Judge and Jury: Another sign of the Times that the Lords will be ignored - The Government’s defeat in the Lords over the pricing of the Times, although highlighting the issue, will have little influence over what the Government will do in the long

It was a heartwarming tale of our democracy in action. A cross-party group of peers from unelected House of Lords led a 121 to 93 drubbing for the Government on an amendment to the Competition Bill to ban predatory pricing by Rupert Murdoch’s title the Times - a snip at 20 pence on a Saturday.

It was a heartwarming tale of our democracy in action. A

cross-party group of peers from unelected House of Lords led a 121 to 93

drubbing for the Government on an amendment to the Competition Bill to

ban predatory pricing by Rupert Murdoch’s title the Times - a snip at 20

pence on a Saturday.



’Foul’ cried the peers, led by Lord McNally: the prices are just

designed to take out competitors such as the ailing Independent and the

not-so-ailing Telegraph.



Their amendment would prohibit the sale of papers below the cost of

production.



Murdoch was said to be spending pounds 49 million a year from his TV

empire to keep prices down.



Not so, replied News International: the Times is self-financing and, in

any event, falls well below the 40 per cent market share considered the

minimum needed for market dominance.



Both the unelected Industry minister Lord Simon and the unelected ’Prime

Minister’s Official Spokesman’ Alistair Campbell have since made it

clear that the elected House of Commons will throw out the amendment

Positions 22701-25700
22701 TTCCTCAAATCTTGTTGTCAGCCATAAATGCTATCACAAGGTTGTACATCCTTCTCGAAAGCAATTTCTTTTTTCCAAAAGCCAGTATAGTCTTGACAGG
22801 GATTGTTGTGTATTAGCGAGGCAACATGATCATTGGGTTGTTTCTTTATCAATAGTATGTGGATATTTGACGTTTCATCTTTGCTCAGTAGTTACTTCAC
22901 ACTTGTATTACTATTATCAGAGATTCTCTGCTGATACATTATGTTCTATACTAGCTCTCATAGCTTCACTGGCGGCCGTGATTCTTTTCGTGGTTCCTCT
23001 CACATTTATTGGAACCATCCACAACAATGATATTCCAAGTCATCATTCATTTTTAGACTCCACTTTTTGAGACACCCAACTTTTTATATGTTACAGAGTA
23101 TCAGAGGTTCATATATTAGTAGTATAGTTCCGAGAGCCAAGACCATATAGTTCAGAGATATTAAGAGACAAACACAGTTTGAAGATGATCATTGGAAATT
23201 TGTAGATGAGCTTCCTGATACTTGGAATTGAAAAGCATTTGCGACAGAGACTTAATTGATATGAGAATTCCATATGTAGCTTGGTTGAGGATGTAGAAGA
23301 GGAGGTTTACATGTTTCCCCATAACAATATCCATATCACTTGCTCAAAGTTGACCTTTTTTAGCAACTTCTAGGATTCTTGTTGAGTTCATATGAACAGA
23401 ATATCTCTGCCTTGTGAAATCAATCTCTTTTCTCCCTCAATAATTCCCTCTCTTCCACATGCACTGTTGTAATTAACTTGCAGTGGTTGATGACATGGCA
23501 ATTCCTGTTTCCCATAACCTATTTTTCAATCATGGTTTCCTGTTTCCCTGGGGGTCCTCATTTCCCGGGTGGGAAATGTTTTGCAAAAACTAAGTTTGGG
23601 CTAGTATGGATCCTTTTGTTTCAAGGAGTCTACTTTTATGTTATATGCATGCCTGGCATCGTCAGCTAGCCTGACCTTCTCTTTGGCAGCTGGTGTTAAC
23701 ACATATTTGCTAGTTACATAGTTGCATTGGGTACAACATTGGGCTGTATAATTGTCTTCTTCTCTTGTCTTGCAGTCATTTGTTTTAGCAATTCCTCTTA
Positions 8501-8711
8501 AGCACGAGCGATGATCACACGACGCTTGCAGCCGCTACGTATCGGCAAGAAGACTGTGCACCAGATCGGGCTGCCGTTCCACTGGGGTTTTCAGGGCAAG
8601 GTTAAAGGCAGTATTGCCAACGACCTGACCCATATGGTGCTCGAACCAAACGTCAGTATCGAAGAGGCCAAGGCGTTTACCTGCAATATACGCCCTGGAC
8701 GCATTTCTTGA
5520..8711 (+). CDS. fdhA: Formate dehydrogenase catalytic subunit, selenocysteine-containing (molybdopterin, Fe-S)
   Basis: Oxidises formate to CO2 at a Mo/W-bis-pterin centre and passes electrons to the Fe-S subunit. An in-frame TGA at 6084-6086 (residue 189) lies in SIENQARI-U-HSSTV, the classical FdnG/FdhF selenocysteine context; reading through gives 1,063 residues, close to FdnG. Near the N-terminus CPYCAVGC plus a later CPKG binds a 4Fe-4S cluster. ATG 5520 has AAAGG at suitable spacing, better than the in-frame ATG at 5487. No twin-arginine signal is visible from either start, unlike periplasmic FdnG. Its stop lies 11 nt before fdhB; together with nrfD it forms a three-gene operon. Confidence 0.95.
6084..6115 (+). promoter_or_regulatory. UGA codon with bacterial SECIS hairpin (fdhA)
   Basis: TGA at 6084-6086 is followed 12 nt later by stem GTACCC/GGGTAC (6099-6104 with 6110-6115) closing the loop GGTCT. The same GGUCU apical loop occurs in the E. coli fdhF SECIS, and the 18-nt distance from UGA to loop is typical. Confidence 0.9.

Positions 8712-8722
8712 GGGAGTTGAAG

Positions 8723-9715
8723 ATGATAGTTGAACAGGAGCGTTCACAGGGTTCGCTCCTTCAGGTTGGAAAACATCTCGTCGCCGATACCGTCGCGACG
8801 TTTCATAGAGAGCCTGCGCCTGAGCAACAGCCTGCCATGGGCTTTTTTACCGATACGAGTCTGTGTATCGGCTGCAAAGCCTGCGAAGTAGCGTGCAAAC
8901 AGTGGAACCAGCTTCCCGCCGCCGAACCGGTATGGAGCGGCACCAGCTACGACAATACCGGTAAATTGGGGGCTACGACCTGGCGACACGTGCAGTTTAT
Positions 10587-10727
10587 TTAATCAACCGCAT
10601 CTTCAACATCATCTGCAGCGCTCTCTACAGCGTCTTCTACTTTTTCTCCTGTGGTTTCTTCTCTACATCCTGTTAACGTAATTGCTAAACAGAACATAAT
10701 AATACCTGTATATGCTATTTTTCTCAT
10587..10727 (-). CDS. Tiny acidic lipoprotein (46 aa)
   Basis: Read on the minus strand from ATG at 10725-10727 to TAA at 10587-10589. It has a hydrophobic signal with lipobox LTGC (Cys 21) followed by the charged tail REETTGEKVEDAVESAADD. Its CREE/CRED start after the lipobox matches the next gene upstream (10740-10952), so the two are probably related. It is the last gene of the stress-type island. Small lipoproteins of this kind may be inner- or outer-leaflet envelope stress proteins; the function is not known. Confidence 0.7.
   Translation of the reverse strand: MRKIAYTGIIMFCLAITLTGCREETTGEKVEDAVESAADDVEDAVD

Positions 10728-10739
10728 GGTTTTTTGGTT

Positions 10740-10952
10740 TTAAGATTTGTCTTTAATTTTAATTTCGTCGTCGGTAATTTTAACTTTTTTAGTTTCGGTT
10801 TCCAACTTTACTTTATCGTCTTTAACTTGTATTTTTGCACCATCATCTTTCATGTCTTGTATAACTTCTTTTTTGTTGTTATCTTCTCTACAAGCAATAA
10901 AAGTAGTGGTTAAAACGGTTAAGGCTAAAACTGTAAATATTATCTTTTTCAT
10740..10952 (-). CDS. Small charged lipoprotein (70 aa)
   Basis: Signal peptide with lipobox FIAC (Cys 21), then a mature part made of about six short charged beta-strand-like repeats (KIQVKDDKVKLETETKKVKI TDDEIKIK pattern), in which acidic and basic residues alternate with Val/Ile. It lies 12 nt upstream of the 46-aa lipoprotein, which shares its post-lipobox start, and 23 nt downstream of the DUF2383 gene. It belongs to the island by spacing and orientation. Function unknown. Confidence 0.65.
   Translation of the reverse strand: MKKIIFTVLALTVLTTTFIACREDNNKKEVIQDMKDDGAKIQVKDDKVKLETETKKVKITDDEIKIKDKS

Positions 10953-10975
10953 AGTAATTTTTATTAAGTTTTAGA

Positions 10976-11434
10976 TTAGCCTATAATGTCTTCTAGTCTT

next month.



Unelected officials insisted that predatory pricing by newspapers was

covered by the bill, which bars unfair purchase or selling prices by

companies with a dominant position.



Tony Blair owes much to the backing of Murdoch titles such as the

Sun.



By forcing the Government into the open on this issue, the rebel Lords

have probably hardened Labour’s lack of appetite for reviving its emnity

with the Murdoch empire. The tactics deployed by News International and

Lawson Lucas Mendelsohn appear effective to the extent that they have

drawn key audiences’ attention back to the factual context of the

debate.



However, despite the defeat in the Lords, News International has managed

to secure clarity of position from the Government on the issue.



While any defeat for the Government makes a good news story these days,

it is always going to be unlikely that ministers will want to buckle

under pressure from an Upper House which they are committed to

reforming.



However, much of the opinion-forming press was fascinated by the debate

and News International’s opponents have been extremely effective in

putting the issue back on the map. Whether this will revive the

Independent’s mixed fortunes seems unlikely - continued attrition in the

market for the heavies seems set to continue to be the order of the day

for some time.



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